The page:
* There must be some mistake here in the original. It ought probably to be against instead of or.

CHAPTER CXX. — THE KING OF FRANCE MARCHES HIS ARMY FROM COMPIEGNE TO SOISSONS, WHICH HE BESIEGES AND TAKES BY STORM: IT IS PILLAGED AND DESTROYED.

The king, having reduced the town of Compiegne to his obedience, departed, on the 5th day of May *, with his army, to lay siege to the town of Soissons, of which place the brave Enguerrand de Bournouville was governor. The van division had before advanced thither, under the command of the duke of Bar, the count d'Armagnac, Clugnet de Brabant, calling himself admiral of France, the bastard of Bourbon, sir Ayme de Sallebruche, and other able captains. The inhabitants of Soissons, perceiving that they should be besieged, acted like to those of Compiegne, in destroying their suburbs, with maDy noble buildings, churches and houses. Notwithstanding this, they were, on the arrival of the royal army, very closely besieged. The king, on his coming thither, sent to summon the town to surrender itself to his obedience, otherwise the inhabitants were in the road to destruction; but in defiance of this, they resolved to defend themselves against the king's army, in the hope of receiving reinforcements from their lord and master the duke of Burgundy, who had promised to succour them by a certain day.

The king fixed his quarters in the convent of St. Jean des Vignes of the order of St. Augustin: the dukes of Aquitaine and of Orleans were lodged in the abbey of St. Quentin, and the other princes and lords in the best manner they could. With sir Enguerrand within the town, were sir Collart de Phiennes, Lamon de Launoy, sir Pierre Menau, Gilles du Plessis, the old lord de Menau, full of years and riches, Guyot Ie Bouteiller, with many more warriors from the Boulonois, Artois, and Picardy. There were also full four hundred English soldiers; but owing to some quarrels, the townsmen and those under the command of Bournouville, were not on good terms together, by which their strength was much weakened. The king's forces were very diligent in their daily attempts to annoy the town, by means of bombards, cannon, bricolles, and other engines of destruction. They were also frequently played off during the night against the walls and gates, which greatly damaged them in several places, and harassed the garrison. At length, on the 21st of May, the place was vigorously stormed on every side; but before this happened, some new knights were created, among whom were Louis duke of Bavaria, the count de Eichemont, and the provost of Paris.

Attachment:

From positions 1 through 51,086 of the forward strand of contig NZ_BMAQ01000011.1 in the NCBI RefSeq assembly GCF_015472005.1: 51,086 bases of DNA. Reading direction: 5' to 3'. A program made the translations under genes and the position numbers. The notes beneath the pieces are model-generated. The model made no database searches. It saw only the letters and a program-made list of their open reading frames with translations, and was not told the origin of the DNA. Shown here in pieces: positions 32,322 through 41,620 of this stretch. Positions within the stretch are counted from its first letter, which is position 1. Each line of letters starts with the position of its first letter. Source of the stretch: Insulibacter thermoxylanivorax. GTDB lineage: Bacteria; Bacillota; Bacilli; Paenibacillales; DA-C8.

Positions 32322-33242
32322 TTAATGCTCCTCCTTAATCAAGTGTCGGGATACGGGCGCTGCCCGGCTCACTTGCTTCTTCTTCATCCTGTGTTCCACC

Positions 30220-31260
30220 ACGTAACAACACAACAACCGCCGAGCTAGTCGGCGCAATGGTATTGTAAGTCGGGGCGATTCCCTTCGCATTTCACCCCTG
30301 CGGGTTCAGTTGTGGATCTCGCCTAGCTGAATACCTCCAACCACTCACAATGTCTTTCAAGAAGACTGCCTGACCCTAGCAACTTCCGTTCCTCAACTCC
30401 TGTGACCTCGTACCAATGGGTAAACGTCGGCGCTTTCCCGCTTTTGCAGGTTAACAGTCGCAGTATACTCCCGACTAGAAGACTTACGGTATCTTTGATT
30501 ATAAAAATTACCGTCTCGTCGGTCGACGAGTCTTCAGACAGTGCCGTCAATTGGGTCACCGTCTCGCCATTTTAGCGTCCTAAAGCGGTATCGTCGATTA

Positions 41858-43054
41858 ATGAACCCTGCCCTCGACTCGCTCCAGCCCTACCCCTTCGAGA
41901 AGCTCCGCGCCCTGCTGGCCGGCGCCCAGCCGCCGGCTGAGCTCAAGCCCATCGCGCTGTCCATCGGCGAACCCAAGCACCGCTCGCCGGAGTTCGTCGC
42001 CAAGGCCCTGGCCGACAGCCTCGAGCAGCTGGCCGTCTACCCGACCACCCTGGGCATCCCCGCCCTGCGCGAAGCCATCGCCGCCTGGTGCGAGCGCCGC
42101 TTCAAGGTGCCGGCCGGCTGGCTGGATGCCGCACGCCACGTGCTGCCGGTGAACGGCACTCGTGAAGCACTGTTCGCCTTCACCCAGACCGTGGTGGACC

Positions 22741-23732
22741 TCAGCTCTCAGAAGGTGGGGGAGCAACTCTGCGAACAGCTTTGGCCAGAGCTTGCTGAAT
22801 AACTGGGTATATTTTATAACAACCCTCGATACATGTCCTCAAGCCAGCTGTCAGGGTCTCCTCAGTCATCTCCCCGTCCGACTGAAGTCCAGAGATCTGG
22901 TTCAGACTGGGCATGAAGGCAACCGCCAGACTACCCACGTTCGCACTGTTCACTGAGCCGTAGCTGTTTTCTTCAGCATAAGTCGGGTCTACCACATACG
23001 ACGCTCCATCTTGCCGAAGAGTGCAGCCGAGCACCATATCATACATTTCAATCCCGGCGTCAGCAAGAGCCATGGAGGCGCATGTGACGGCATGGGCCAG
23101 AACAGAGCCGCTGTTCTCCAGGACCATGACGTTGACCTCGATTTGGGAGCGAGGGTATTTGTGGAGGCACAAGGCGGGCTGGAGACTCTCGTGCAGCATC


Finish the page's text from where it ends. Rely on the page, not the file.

The van division posted on the opposite side, under the command of the duke of Bar, the count of Armagnac, and Remonnet de la Guerre, made their attack at the same time; and the princes and leaders urged their men on with such bravery, that in spite of the obstinate resistance of the besieged, the king's forces made an entry by a large breach which had been effected by the engines, and there the combat raged,—for every inch was disputed with lances, battle-axes, and swords, hand to hand. During the storm, the commander of the English forces within the town, having held a parley with some of his countrymen in the king's army, caused a gate leading to the river to be cut down, through which the count d'Armagnac's men rushed, and hoisted, on the highest tower, the banner of their count; and the greater part of the English suddenly turned against the townsmen.

Soon after, the army forced an entrance through the walls, putting all they met to the sword, inhabitants and garrison indiscriminately. During this attack, as Enguerrand de Bournouville was riding through different parts of the town, to encourage his men, he was pursued through a narrow street which had a chain thrown across it by some of the men of Remonnet de la Guerre, who pressed on him so much that he was forced to retreat and attempt to leap over the chain; but, in so doing, his horse could not clear it, and remained suspended, when he was made prisoner and led with great joy to Remonnet. The others, seeing the town was taken, retired to different parts within the gates, and the towers of the walls,—whence, parleying with their enemies, they surrendered, on promise of their lives being spared. Those who defended their posts were slain or made prisoners: in short, including the townsmen with the duke's garrison, there were that day full twelve hundred killed or taken.